A funeral in Sanur

Michael
Michael Johansen
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A box made of large green palm tree logs was on fire. Smoke rose from the top while a young man inserted metal rods into one side. The box stood about a metre tall, was less than a metre  wide and was two meters long. A hole at one end allowed air to feed the flames inside. The attendant was not stoking the fire. The rods were for another purpose: to suspend something above the flames. For a moment the man failed in his task as first one human leg and then another dropped into sight. Two bare feet became exposed through the hole, but by inserting a couple more rods the attendant was able to lever the limbs out of view. I was witnessing a “ngaben”, a Hindu cremation ceremony performed beside a sunny beach in the town of Sanur on the Indonesian island of Bali.

While Hindus the world over cremate the remains of their loved ones in order to allow their spirits to free themselves of their bodies, the specific ceremonies observed vary from country to country.

However, in all cases the bodies are burned with their feet pointing southwards and afterwards the ashes are spread onto a body of water, like a river or the ocean, to re-incorporate their elements into the wider universe.

Most Hindu people live in India (some 940-million of them) where the religion emerged more than four millennia ago. It spread around the world, including to the Indonesian archipelago where it became the predominant faith until superseded by Islam in the 1500s. Bali, however, remained largely Hindu and today more than three-quarters of the island’s population of almost four-million people observe Hinduism. As a result, cremations, which are forbidden for Muslims in the rest of the country, are common in Bali, performed publicly outdoors. While they are not tourist attractions, they nevertheless attract curious off-island visitors — such as myself.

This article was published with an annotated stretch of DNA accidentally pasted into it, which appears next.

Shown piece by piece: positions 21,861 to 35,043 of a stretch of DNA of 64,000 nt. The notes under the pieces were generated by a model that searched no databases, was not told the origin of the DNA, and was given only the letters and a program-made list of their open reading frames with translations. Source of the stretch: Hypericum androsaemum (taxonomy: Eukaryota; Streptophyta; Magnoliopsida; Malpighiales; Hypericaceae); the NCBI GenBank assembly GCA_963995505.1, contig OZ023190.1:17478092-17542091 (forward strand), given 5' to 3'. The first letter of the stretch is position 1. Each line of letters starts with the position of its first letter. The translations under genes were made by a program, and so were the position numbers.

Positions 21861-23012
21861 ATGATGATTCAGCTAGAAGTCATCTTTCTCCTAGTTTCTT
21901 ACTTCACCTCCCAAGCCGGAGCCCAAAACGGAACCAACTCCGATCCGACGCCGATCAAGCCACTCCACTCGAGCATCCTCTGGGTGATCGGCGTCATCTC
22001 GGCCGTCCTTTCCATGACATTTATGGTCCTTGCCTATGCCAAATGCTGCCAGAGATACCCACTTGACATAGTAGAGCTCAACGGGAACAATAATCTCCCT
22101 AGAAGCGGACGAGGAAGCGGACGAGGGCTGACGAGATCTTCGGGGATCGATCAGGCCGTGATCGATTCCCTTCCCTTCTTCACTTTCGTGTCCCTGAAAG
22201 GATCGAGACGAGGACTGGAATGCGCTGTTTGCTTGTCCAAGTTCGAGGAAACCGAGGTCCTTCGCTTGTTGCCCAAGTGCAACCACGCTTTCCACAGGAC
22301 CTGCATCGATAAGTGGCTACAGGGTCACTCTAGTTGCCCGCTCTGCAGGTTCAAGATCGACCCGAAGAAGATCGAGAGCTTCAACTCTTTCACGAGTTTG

Untimely death

The ngaben has many unique features. This one began a few days earlier following the untimely death of a young man.

The preparations for a cremation can actually take any amount of time and many sometimes involve a temporary burial, but in the case of this man less than a week had passed since his demise. After the family got their loved one ready for the ceremony (washing and dressing the corpse), he was carried to the Sanur beach in a flimsy wood-framed, cloth-covered coffin inside an elaborate tower called a “bade.”

A large procession, complete with music, accompanied the bade through the town’s streets on a winding path intended to confuse ill-intentioned spirits that might be following. Once at the beach-side the coffin was removed from the tower and the body from the coffin and the body was placed inside the log crematorium to be set alight using two large propane-fueled burners. (The coffin and tower were later burned on a separate bonfire).

The cremation itself took several hours, during which a small crowd of family members and others (the women dressed in bright colours and the men all in sarongs and black T-shirts) simply stood or sat nearby until it was over.

Once the cremation was complete the ashes were collected and placed in a bowl that was carried to a table already laden with various offerings. A priest stationed beside the table (an old man accompanied and assisted by an equally old woman) slowly dressed himself until he was fully wrapped in black, festooned with jewelry and crowned with a tall red and gold hat. To the slow ringing of a bell the priest conducted prayers and distributed some of the offerings to the now-seated family members who showed little grief, but instead seemed intent to see their loved-one off in good humour. When this stage of the ceremony was finished a second procession carried the remains the short distance to the shoreline where further prayers were offered before 20 or so of the mourners waded through the surf to climb aboard an anchored boat. The boat motored out towards the sea, but stopped short of a barrier reef. There the ashes were spread across the waters — there, as mentioned earlier, to be recombined with the waiting universe.

Michael Johansen is a resident of North West River, Labrador

Geographic location: Sanur, Bali, Indonesian island India North West River

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